Rubus ursinus
Rich in antioxidant vitamins A and C
Although there are no clinical studies to date proving these effects below in humans, medical research shows likely benefit of regularly consuming blackberries against:
pleurisy and lung inflammation
anti-thrombosis (inhibition of blood clotting)
several types of cancer
endotoxin shock
cardiovascular diseases
age-related cognitive decline.
When the plant antioxidant story became public a few years ago, one of the first fruits to rise to the top of the ORAC charts was the blackberry. A member of the rose family (Rosacea) and Rubus species of brambleberries (also called "caneberries"). The genus Rubus contains over 740 species as perennial, deciduous, woody shrubs with long vines ("brambles" up to 20 ft long) covered by firm thorns that made blackberry brambles useful as a defensive barrier along English land borders during the 16th century.
Rubus also includes roses and diverse other major fruits, including strawberries, apples, pears and peaches. While it may be difficult to see common characteristics among such diverse fruits and the blackberry, there is one important botanical similarity: the flower. All these Rubus plants typically have 5-7 white/pink petals around a central cluster of yellow stamens.

Rubus parviflorus
Has large, maple-shaped leaves which make the 3 to 5 foot thornless bushes easily identifiable throughout the season. The tasty red berries were eaten fresh and dried by the Native Americans. Thimbleberries grow in clearings, along roadsides and shorelines, and in open woods. They are among the most shade tolerant of the native berries. The quarter-size red fruit and sort of tastes like raspberry-watermelon but not as firm. Thimble berries resemble small raspberries. Black cap raspberries are often overlooked as an edible item by people because they are mistaken for rotten raspberries as they feature a very dark color.

The Loganberry
Rubus loganobaccus
The loganberry is one of my favorites. It's tarty taste is like a mix of strawberries, raspberries and blackberries all combined. It makes great tasting jam! The dark red when ripe. There's an interesting article on WikiPedia about Loganberries. The debate goes on as to which is the best: Loganberries, Tayberries or Boysenberries; all of which are closely related.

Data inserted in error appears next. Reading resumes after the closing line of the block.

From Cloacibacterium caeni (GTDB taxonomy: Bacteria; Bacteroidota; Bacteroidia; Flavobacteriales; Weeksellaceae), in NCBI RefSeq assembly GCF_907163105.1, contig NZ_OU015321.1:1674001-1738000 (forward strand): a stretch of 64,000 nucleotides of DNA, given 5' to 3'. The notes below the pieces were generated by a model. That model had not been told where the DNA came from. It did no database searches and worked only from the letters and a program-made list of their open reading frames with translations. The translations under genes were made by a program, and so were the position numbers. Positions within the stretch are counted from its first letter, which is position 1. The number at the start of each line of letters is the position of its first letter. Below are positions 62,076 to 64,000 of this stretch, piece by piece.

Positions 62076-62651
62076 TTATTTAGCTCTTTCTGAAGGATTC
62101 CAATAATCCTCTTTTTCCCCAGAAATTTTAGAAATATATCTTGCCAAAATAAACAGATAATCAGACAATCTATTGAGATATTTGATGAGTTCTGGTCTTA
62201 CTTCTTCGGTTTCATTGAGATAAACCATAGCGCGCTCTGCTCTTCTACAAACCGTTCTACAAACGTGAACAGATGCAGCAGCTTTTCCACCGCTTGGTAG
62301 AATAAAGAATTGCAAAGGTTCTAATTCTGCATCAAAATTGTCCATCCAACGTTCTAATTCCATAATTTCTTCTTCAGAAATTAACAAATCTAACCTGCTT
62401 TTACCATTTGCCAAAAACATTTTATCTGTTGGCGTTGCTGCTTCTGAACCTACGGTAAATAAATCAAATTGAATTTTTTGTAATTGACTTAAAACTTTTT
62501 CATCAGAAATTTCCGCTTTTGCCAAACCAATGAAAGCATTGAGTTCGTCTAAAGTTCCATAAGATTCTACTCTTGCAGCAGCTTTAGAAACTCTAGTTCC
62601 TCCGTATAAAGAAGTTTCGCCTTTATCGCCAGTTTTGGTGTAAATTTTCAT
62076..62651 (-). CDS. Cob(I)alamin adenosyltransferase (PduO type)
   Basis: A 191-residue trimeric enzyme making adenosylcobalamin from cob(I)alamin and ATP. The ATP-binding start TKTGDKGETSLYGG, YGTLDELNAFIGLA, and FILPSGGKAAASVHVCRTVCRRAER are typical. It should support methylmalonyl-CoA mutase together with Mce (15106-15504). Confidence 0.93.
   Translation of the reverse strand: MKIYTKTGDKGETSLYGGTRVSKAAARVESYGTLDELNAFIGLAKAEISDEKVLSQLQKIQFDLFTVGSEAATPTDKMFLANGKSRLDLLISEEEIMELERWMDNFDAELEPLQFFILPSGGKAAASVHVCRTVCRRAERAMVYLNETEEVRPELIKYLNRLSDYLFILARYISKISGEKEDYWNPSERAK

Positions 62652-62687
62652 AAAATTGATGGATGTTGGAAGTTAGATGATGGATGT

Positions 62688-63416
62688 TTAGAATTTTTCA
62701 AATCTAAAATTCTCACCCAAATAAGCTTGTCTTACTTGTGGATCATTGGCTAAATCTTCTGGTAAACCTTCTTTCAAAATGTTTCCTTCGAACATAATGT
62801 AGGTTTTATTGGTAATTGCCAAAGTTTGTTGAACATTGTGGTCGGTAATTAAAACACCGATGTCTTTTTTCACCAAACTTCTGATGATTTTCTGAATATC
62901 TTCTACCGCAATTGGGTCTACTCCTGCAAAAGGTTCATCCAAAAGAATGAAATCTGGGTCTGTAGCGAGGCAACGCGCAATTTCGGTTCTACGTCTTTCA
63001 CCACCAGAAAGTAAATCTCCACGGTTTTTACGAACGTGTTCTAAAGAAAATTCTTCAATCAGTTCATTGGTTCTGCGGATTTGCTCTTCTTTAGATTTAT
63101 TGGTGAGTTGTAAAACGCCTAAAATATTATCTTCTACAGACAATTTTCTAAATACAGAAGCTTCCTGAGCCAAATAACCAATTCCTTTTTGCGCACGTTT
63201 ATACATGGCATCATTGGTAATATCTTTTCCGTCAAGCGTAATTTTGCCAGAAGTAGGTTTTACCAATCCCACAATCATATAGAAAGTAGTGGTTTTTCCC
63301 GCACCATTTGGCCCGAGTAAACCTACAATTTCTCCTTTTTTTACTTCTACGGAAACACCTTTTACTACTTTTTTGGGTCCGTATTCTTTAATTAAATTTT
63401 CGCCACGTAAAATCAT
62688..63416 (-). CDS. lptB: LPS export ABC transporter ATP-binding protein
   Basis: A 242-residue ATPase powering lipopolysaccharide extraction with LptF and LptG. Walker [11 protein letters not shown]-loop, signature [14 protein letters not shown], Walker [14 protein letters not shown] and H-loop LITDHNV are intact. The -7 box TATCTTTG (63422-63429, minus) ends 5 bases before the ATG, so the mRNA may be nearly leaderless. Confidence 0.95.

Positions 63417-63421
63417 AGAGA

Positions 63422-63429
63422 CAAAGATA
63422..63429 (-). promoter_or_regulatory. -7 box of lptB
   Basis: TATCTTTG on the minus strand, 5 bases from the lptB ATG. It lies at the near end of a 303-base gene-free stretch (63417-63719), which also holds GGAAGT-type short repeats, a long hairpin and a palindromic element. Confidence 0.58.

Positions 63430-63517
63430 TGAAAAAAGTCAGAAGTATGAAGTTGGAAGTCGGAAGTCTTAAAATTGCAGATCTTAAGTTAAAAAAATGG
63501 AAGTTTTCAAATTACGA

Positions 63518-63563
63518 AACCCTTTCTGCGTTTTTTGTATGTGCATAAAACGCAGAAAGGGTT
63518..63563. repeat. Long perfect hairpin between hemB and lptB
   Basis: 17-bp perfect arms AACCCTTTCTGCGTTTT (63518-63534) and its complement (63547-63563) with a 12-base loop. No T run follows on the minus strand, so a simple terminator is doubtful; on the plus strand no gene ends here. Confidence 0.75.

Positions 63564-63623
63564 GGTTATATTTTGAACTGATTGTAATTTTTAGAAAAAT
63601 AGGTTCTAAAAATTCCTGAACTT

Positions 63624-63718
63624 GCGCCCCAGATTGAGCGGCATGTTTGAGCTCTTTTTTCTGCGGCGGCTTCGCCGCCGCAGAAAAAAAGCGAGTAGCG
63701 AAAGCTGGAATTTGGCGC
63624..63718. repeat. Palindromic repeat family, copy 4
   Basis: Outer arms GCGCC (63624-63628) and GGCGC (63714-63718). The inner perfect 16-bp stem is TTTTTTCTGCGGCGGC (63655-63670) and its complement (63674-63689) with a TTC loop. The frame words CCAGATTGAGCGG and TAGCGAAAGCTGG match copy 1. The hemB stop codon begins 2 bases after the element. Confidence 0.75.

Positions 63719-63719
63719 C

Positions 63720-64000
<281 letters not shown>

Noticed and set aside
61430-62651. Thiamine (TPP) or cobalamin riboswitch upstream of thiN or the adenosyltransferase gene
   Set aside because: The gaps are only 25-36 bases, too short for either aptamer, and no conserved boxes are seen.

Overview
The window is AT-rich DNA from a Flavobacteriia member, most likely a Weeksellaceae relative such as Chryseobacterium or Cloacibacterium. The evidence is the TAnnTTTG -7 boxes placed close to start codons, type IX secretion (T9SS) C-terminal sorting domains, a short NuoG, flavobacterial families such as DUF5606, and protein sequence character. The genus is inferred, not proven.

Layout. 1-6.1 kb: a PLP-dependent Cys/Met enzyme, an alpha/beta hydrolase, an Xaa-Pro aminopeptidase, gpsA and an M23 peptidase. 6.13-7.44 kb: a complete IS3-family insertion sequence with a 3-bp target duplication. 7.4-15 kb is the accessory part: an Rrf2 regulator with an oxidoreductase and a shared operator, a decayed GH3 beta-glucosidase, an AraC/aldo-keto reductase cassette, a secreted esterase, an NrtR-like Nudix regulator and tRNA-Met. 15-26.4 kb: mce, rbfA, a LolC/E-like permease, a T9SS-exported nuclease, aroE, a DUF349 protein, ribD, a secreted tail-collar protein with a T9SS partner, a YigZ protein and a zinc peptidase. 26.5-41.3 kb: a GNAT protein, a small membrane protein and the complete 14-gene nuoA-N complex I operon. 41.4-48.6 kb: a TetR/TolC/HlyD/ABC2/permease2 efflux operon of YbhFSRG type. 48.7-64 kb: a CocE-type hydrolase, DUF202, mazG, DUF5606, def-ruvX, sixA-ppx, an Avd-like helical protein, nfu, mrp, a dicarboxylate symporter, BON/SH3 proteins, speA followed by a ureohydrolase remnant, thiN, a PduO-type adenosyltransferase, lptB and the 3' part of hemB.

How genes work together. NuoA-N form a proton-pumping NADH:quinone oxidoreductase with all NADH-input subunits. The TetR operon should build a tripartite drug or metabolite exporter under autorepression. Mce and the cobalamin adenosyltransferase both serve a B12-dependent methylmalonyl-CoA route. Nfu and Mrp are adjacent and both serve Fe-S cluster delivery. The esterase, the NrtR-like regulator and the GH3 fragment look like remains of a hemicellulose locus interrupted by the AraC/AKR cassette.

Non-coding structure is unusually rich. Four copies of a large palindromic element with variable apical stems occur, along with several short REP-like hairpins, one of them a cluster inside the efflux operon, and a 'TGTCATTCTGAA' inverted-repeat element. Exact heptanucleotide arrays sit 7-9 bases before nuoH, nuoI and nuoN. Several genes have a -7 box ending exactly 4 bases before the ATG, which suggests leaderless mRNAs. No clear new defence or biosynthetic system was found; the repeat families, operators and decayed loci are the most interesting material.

Some of the medicinal value of berries relates to their content of polyphenolic compounds from the flavonoid class. These chemicals are responsible for much of the color of plants in general, but are most concentrated in small fruits. Though their specific physiological effects vary, they all play an important role in protecting and balancing the cardiovascular system, DNA and its reproductive pathways, the liver, and the immune system. When you consider how crucial these deep physiological functions are to our overall wellbeing and longevity, you can see why folks get so enthusiastic about the health benefits of berries!


  1. Useful information. My sister will find this an interesting read. As always another great entry.

  2. Hi Misty, you have a very nice site. Very helpful reads here. cheers always and more power online!

  3. Hi Misty! nice resources I didn't know strawberries are a tonic for the liver. In our province there are lots of them but we treat them as ordinary fruits didn't know about it's benefits. Nice information! Continue sharing!

  4. Hello friend,
    Thank you for following my blog on Google Friend Connect. I have also followed your blog there.
    Let's keep in touch.

  5. Hi Misty,,great posting..I like berry:) Thanks for sharing!

  6. Hi Misty, great pics and resources you've here. Thanks for sharing them.

  7. Don't forget the marionberry. We used to grow those at the farm we lived on in Oregon, when I was a boy. I miss those things!

  8. Marionberry and blackberry synonymous, at least that's what I was raised to believe- a marionberry is a type of blackberry. Anyone can correct me if I may be wrong. Thanks! :)

  9. Uh... well, kind of, I guess. You probably wouldn't notice the difference, but they're a different berry - albeit by a technicality. They're a cultivar, and they are usually mixed-in with blackberries that are exported. They're a bit sweeter and more earthy than a typical blackberry, so they add a desirable taste to a blackberry harvest.

  10. Oh, this brings back fond memories of living in Oregon and picking wild Blackberries each year. I would like it if you would follow my blog as well. I do post a few things regarding the Pacific Northwest since it was home to me for 11 years.